Susan Wolfinbarger

The Gaddafi regime in Libya announced a ceasefire in its military action against protestors today, after the United Nations Security Council last night agreed on a resolution to authorize a no-fly zone over the country and air strikes against the regime's military assets.

The international community's action comes as the regime's forces march on Benghazi, Libya's second-largest city, which is currently held by protestors. The town is the seat of the Interim Transitional National Council, which has been recognized by France, the United Kingdom, Portugal and the Arab League as Libya's legitimate government. Many fear that if Benghazi were to fall, the regime would inflict massive retribution and human-rights abuses on the city's population.

Scientists and human-rights activists are using satellite images and geographical information systems to document abuses committed by the Gaddafi regime since it began to brutally crack down on protests last month. Their data could be vital in bringing the regime to justice — in February, the United Nations referred senior regime officials to the International Criminal Court, to face charges of possible crimes against humanity. Susan Wolfinbarger, a senior programme associate at the Geospatial Technologies and Human Rights project of the American Association for the Advancement of Science in Washington DC tells Nature how her team is using technology to hold the Gaddafi regime to account, and monitor other oppressive governments.

How do you go about demonstrating human-rights abuses using satellite images?

One of the biggest problems in documenting abuses in Libya has been that observers are being prevented from entering the towns, but with satellite imagery we can document the destruction and see whether civilian sites have been targeted. We collect existing on-the-ground information about the locations of buildings such as schools and hospitals, so that we can find them on images. We don't need lots of satellite pictures, just recent ones of specific areas, which we compare with archival images to assess the occurrence of attacks such as air strikes.

It takes a lot of patience, and specialized software. We look, for example, for evidence of burning, the presence of shell craters, whether roofs are intact and so on. During past work in Sri Lanka, we were able to pick out craters from different types of mortars.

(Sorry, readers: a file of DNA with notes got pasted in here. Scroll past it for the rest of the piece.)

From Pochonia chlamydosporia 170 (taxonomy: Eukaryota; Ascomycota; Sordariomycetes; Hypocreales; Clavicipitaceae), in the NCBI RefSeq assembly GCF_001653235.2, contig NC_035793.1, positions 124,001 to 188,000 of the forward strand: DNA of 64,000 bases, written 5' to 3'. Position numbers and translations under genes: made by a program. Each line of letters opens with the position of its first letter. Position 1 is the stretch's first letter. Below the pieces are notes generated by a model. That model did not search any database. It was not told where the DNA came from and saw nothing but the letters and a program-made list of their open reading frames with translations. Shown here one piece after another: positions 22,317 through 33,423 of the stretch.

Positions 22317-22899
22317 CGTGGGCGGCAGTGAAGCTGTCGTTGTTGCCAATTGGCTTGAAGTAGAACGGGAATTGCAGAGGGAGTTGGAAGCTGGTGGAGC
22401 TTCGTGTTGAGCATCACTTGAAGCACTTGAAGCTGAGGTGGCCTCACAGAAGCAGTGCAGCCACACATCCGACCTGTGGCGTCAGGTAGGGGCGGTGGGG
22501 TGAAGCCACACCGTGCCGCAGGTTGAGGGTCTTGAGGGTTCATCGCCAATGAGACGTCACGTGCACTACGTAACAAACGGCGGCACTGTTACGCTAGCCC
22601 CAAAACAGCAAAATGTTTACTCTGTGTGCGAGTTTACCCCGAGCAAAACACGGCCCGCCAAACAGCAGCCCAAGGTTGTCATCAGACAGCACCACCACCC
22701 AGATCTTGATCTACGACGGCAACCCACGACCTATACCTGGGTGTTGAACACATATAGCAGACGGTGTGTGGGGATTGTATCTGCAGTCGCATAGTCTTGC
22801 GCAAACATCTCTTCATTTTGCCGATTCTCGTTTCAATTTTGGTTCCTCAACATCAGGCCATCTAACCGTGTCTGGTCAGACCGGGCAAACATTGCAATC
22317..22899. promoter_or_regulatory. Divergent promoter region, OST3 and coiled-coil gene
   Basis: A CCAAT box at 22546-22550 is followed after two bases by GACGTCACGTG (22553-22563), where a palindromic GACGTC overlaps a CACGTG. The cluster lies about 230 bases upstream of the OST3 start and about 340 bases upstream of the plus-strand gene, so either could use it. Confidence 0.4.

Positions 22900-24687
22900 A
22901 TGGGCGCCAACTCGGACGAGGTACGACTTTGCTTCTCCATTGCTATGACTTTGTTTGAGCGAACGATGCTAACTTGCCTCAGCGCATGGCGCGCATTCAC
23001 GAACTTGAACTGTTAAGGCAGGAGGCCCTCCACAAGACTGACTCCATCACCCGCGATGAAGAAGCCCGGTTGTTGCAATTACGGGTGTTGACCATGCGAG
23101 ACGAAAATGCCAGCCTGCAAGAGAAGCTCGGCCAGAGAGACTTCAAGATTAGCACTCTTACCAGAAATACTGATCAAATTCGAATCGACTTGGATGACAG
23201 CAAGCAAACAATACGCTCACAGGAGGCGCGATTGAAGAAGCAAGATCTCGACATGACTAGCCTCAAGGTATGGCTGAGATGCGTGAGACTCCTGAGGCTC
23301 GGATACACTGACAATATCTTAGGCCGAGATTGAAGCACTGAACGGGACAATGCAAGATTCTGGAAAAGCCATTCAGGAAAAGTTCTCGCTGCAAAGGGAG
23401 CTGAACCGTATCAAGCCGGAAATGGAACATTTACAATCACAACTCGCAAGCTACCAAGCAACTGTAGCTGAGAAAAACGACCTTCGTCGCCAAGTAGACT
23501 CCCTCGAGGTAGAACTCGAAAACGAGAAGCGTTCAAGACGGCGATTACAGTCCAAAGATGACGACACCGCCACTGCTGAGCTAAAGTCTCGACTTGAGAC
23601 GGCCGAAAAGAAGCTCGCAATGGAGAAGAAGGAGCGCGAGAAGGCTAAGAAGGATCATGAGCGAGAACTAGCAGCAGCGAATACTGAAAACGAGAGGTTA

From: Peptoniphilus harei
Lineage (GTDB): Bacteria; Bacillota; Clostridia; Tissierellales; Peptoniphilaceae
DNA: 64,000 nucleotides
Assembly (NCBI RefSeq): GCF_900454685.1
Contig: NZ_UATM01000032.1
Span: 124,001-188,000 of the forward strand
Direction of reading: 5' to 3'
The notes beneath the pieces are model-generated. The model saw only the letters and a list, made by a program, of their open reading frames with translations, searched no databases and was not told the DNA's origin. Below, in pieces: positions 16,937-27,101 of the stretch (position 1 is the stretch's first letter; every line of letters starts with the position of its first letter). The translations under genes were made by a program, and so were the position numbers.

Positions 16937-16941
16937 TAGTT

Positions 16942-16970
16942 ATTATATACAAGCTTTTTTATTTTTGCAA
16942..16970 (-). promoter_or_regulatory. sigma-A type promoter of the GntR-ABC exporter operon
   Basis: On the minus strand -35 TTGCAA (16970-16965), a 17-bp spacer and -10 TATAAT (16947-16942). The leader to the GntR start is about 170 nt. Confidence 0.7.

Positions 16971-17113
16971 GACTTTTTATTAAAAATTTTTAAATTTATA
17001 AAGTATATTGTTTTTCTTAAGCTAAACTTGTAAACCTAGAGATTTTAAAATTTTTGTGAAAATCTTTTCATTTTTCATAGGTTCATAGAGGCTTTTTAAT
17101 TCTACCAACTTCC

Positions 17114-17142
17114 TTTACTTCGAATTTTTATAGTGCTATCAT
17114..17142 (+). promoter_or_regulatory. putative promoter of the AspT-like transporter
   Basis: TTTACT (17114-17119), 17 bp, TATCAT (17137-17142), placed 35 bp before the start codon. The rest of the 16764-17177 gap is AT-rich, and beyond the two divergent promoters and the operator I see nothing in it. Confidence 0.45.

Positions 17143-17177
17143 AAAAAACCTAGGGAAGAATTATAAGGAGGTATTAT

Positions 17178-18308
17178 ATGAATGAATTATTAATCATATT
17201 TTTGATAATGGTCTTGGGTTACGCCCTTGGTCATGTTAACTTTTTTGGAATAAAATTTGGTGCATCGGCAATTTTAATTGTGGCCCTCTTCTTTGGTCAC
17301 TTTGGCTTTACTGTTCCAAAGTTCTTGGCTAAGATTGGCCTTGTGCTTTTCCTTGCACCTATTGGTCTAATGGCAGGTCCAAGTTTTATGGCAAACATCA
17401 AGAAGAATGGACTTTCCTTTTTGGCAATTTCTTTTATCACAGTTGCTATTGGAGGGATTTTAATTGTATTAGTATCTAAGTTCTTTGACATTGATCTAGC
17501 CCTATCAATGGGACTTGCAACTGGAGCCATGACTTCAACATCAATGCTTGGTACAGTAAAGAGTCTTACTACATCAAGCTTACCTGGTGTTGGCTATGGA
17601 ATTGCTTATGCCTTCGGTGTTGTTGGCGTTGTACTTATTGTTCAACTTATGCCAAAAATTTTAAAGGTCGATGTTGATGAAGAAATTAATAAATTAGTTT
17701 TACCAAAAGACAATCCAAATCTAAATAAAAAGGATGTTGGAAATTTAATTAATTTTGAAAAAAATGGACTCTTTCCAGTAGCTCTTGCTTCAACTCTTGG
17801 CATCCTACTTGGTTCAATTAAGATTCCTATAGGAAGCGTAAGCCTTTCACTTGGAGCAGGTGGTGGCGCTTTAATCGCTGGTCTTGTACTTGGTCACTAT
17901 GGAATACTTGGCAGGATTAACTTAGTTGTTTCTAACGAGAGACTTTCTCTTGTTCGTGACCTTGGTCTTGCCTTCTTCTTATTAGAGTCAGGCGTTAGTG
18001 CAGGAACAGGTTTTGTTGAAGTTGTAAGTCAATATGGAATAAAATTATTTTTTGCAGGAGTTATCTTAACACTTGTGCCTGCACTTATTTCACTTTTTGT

We can also look for mass graves. We found one during a project on Afghanistan, but it is very difficult, and you need on-the-ground intelligence to tell you where to look. You can then check for things like ground disturbance, and changes in the colour or shadowing of terrain. Our focus is on human-rights abuses during armed conflicts, forced displacements and the situation of refugees — for example, by inspecting whether tents show damage. We try to provide scientific evidence that documents abuses.

How available are the satellite images that you need?

The situation has got way better even since I started at the project in 2006; things have become a lot easier. Satellite-image databases are much larger and cheaper. Google frequently updates its Google Earth and Maps services with high-resolution commercial imagery of zones that are experiencing humanitarian emergencies, and many other organizations also purchase and publish such pictures. Humanitarian and human-rights groups have also become far better coordinated. We all know each other now, and share information and images to avoid duplication.

We get most of our images from commercial suppliers, with whom we often have partnerships to get reduced prices — we work with GeoEye, DigitalGlobe, ImageSat International and Spot Image. The costs can add up fast: ordering a new image of even a small area can cost US$10,000 or more, although purchasing an image that a company already has in its database is cheaper — around US$400 for a zone measuring 5 kilometres by 5 kilometres. That is often all the area we need, because it covers most towns.

The resolution of images has improved. Back in the Landsat era, when resolution was in the tens of metres, you couldn't even contemplate the sort of work we do. There are still things that are too small too see, but it's much better than it was. Some commercial satellites are getting down to 40- or even 20-centimetre resolution, but the US government puts a limit of 50-centimetre resolution on commercial images. Having fine detail can be important — for example, when analysing images of shell craters.

What other challenges do you face?

In the Democratic Republic of Congo one of our main challenges has been that there is almost constant cloud cover. We tried using radar imagery but the results were disappointing. Radar imagery can be useful in other situations, however; it's great for quickly assessing large areas. Metal shows up brightly, which is useful for tracking human activity and habitations.

Another challenge is getting on-the-ground information to corroborate satellite data. It's best if you have reports from human-rights groups in the area: they can tell you who did what, when and where. In Libya, such information is currently lacking.

Funding is also an issue. We currently have a 3-year $750,000 grant from the Oak Foundation, which provides the sort of minimum annual budget we need. We are very good at stretching dollars.

Is your work making a difference?

Our analyses are currently being used in cases involving human rights abuses in three countries, before international courts: Darfur before the International Criminal Court; Georgia before the European Court of Human Rights, and Zimbabwe before the African Court on Human and Peoples' Rights. One of our major focuses in the coming years will be on ensuring that our analyses meet the necessary standards, norms and best practices to be used as evidence in court.